Mick Jagger boarded Quebec magnate's luxury yacht, corruption probe hears
Thursday, Sep 04, 2014 04:30 pm
MONTREAL - An unlikely name has surfaced at Quebec's corruption probe: that of Rolling Stones frontman Mick Jagger.
While denying Thursday that any members of the Quebec legislature had ever boarded his luxury yacht, former construction magnate Tony Accurso revealed that the rubber-hipped Glimmer Twin did visit "The Touch."
Accurso didn't say when Jagger made the visit, nor was he asked by members of the Charbonneau Commission to elaborate.
However, he was questioned on whether any elected officials had ever been aboard the vessel.
"No, there were no provincial ministers, no federal ministers, no MPs and no members of the Quebec national assembly," Accurso told the commission.
In particular, he denied the presence of former cabinet minister Tony Tomassi. In June, the former Liberal family minister pleaded guilty to a fraud-related charge involving illegal use of a credit card and was sentenced to community service.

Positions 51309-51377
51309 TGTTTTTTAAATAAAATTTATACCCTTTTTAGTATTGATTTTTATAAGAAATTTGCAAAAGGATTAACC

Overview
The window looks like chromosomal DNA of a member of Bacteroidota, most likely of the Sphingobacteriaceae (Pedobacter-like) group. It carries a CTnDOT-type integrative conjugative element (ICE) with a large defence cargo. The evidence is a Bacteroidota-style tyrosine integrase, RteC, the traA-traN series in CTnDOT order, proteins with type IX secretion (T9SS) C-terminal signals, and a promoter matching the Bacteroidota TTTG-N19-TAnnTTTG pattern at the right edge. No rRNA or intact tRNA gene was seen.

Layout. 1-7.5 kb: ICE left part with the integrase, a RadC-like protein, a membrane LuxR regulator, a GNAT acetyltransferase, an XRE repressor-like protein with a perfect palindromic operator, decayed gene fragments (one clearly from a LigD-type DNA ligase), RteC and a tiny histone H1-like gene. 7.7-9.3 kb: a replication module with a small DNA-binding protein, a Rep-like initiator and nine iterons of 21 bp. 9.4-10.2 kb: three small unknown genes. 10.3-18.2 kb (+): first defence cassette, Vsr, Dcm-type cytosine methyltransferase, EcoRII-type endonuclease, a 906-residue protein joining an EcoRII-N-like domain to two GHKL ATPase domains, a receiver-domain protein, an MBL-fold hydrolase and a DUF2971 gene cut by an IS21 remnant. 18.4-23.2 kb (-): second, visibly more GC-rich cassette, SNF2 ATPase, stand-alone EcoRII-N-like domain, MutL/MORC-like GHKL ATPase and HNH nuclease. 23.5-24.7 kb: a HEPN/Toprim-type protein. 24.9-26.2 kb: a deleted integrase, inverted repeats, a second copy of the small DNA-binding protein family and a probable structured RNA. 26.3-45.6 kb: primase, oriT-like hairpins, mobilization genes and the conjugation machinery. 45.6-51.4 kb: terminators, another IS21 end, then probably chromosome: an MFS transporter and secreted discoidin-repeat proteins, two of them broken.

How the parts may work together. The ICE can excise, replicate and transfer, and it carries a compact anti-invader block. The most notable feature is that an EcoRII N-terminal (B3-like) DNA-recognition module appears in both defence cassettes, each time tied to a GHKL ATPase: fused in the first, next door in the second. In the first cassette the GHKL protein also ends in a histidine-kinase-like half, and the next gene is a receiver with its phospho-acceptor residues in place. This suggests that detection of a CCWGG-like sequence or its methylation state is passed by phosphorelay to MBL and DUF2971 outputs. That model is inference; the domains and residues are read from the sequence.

One of Accurso's competitors, Joe Borsellino, testified previously that Tomassi had been on the yacht.
"It's absolutely false," Accurso said under questioning at the inquiry.
His lawyer, Louis Belleau, told the inquiry there was no registry of the people who had spent any time on the yacht.
In later testimony, Accurso confirmed he had particpated in a fundraising cocktail for the Quebec Liberals in 2001. The commission also released a photo showing Accurso hugging Jean Charest, who was Liberal leader at the time. Charest became premier in 2003.
A note on the photo read: "Dear Tony, thanks for the support, All the very best, Jean Charest."
The picture was taken at Accurso's restaurant in Laval, north of Montreal.
He told the inquiry he had been asked to finance the fundraiser but that it was the Liberals who took care of the event at his establishment.
Accurso began testifying Tuesday after commission chair France Charbonneau rejected his bid for a publication ban.
Once the owner of several influential construction companies, Accurso had argued that testifying at the commission would jeopardize his right to a fair trial in pending criminal proceedings.
Accurso faces criminal charges in several municipal corruption cases and is also charged with tax fraud.